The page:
Many sitcoms break the formula, but the most popular (and sometimes older) shows don’t. The Big Bang Theory, Full House, That 70s Show. Even newer releases like The Ranch. They are in the usual form of television but predigested and tidied up to the point where any mystery, crisis, tension or deeper meaning is diffused almost instantaneously, whether that’s at the end of the episode, or at the end of a scene.…   [continue reading]

The Enduring Mystery of David Liebe Hart

This article ties in to a podcast I recorded with David Liebe Hart, available here.

If you’ve ever spent any time with a toe dipped into Tim and Eric Awesome Show, Great Job!then you’re probably aware of David Liebe Hart. His first appearance came in the episode Salame, which heavily featured his music, puppets and thoughts on extra-terrestrial mythology. From there, he’s seen himself cast in numerous editions of that show, as well as various spin-offs, promotional materials and live tours. He’s become an integral part of their universe, whether Tim Heidecker and Eric Wareheim approve of it or not.…   [continue reading]

Is Netflix the New TV? Not Really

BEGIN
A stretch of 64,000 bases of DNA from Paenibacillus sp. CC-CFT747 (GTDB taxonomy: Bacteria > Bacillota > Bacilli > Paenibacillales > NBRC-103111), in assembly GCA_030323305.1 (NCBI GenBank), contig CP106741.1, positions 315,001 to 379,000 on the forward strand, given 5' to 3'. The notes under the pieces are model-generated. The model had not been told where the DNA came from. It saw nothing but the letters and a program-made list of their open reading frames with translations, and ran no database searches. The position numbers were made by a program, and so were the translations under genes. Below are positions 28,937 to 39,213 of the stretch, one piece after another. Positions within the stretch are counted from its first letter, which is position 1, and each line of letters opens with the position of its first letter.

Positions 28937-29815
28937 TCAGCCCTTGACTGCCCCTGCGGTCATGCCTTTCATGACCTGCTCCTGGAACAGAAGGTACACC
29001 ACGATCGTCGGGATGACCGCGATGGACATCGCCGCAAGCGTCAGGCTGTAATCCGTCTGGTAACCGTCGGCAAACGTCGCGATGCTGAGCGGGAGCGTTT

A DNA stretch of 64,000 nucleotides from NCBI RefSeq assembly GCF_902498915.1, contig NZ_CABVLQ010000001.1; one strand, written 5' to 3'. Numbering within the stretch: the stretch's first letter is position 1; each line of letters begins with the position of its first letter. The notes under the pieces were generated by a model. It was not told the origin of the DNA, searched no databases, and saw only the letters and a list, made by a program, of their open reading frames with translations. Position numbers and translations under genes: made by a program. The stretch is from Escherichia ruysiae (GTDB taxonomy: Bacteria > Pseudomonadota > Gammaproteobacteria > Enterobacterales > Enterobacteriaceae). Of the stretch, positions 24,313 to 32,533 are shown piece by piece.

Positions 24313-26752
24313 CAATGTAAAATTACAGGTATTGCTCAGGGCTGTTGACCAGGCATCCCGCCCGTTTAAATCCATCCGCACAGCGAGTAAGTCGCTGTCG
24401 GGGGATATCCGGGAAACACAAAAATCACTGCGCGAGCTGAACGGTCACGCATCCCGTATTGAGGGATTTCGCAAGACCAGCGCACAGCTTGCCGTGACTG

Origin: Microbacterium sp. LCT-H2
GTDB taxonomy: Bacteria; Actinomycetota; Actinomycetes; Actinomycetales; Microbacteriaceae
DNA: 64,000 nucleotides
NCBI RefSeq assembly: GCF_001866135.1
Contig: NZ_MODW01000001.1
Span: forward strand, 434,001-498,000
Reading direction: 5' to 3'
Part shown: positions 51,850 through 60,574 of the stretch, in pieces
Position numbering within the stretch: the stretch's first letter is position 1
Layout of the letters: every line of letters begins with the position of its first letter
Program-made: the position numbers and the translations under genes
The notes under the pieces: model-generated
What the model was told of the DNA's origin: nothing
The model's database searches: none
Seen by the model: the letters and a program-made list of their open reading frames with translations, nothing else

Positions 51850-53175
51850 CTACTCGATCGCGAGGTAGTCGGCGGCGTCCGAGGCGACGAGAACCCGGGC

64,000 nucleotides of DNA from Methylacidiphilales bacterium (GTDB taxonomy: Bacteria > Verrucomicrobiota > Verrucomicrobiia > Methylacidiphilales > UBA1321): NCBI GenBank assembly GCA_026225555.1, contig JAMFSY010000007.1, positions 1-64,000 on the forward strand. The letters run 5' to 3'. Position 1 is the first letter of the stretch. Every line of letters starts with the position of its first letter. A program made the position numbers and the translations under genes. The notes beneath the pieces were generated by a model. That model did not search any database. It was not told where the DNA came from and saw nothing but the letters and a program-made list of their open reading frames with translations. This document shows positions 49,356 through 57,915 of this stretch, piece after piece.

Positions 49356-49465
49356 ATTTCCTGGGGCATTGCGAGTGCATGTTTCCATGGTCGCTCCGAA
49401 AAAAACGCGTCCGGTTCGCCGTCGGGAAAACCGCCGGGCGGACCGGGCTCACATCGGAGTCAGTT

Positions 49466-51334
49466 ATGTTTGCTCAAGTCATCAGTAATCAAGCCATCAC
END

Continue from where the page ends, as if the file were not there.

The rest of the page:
In 1997, Netflix wasn’t formed to disrupt our TV habits, it was formed to support them.

It launched with a library of 925 DVDs. The main thing that separated it from something like Blockbuster (and what eventually ended up allowing Netflix to trump them) is the monthly subscription. All-you-can-eat content, with a much wider selection than traditional TV or cinema.

Netflix Logos

By 2000, Netflix had already declined an acquisition offer of $50 million from a terrified Blockbuster, and then went on to make DVD rentals obsolete with a revolutionary on-demand platform and a discovery algorithm within the space of 6 years.

Using similar tactics to YouTube, and emerging within the same year, Netflix represents the YouTube-ization of television.…   [continue reading]